A Broken Sky
A Broken Sky is a D&D 3.5 game incorporating a great deal of house rules and homebrewed content. The setting and rules are designed to feel less like medieval warfare and more like shounen anime, to emphasize the adventurer’s connection to a broader society, and to present a new twist on familiar D&D archetypes.
Ora’s tears are an enormous collection of floating rocks and islands that orbit one another above the surface of an earthlike world. Many islands are too far apart for simple flight magic or the endurance of winged flyers to reach, and so enchanted airships have become the primary means of commerce. The surface world is extraordinarily dangerous and largely uninhabited, with what settlements exist serviced by the same aerial fleets as those on the isles. These airships are powerful magic, but magic shaped and operated by rogues and artisans. Many other such enchantments exist; magic in Ora exists in many forms, not limited to spellcasting. Ruined cities and lost valleys abound, holding treasures accessible to raiders from the air. The courts of the Djinn, and the homes of Demons and Angels are not other dimensions, but remote islands nonetheless accessible by ships.
Dungeons & Dragons heroes require enormous numbers of magic items. These items are more interesting when they have distinctive backgrounds and appearances, but inventing a unique backstory for every single sword and ring is impractical. Instead, Ora hosts a number of traditional enchanting “brands.” Elven Cloaks, Dwarven Sunspears, Drow Ghostblades, and Halfling Bounceboots are crafted in quantity by highly-trained experts. Every culture or city state is known for a half-dozen items, but one must travel widely and scavenge the output of forgotten cultures to assemble a desired kit.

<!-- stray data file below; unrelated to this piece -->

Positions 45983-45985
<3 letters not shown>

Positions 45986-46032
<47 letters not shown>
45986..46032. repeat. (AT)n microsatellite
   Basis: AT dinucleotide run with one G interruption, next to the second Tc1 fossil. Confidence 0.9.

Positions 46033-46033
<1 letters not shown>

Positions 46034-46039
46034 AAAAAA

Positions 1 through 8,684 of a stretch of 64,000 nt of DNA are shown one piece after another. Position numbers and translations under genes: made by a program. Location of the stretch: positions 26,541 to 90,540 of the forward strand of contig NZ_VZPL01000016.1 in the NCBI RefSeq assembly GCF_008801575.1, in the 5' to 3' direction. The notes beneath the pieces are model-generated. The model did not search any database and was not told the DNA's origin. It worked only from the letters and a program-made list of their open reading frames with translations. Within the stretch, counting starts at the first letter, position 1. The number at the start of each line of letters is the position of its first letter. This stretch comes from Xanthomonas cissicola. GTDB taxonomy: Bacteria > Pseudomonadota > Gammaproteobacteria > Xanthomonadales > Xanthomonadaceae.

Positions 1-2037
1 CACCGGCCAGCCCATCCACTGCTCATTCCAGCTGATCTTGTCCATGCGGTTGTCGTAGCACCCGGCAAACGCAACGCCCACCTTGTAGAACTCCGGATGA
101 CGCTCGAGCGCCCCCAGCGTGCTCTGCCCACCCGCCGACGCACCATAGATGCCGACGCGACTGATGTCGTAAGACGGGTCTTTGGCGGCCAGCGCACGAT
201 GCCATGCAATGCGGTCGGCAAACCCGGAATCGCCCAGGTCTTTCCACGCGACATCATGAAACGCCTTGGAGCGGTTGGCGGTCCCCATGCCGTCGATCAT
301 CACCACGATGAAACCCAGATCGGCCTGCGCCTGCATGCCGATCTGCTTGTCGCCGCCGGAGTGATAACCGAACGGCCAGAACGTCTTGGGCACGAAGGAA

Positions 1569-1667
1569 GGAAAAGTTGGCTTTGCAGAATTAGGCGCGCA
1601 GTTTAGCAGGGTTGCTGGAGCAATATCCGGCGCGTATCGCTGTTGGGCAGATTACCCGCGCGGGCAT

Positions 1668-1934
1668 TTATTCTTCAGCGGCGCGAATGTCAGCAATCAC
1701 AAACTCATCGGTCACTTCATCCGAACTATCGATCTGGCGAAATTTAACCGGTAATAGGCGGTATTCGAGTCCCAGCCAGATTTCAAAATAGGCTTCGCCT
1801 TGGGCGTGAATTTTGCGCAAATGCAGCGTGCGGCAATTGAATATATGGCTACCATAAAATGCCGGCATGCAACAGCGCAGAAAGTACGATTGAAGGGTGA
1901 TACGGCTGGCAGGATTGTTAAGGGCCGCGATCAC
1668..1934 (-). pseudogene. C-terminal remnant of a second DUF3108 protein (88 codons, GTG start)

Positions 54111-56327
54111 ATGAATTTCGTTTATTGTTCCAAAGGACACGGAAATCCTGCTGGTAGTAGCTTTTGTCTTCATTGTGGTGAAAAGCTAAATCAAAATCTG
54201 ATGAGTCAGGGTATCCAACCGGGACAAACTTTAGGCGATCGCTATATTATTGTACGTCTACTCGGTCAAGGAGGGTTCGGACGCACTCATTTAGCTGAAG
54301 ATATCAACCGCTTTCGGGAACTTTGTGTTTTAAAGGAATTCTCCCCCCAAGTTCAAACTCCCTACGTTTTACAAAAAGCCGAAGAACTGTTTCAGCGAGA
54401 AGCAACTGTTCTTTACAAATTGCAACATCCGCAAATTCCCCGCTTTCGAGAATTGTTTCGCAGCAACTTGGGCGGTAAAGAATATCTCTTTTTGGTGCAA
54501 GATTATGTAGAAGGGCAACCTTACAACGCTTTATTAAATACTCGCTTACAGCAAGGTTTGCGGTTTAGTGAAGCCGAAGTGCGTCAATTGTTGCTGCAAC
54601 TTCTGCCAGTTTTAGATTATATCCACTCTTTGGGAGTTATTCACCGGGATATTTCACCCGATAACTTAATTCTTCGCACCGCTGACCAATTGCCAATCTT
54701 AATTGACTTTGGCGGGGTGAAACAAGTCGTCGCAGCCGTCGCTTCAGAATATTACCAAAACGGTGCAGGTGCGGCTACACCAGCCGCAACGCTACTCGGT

Systematizing enchantment and taking it out of the hands of wizards requires the introduction of magical materials that fuel this industry. The major fuel of Ora’s magic is Anima, a blue liquid derived from the vital energy of fossilized animals. Anima mines and refineries are locations of strategic importance, and heroes may amass wealth in the form on Anima reserves, expending it to fashion constructs and weaponry. More esoteric arts are fueled by energy stones and outsider essences.
Every D&D world is post-apocalyptic. Where else would all the ruins and ancient artifacts have come from? In absolute terms, the disasters that have wracked Ora are not even especially destructive. However, these disasters do sit at the forefront of cultural consciousness. Every major people in Ora was shaped by some disaster, and continues to pursue policy in reaction to that loss. These disasters also contribute to another setting theme: presenting a radically different take on each D&D race from the PHB’s interpretation.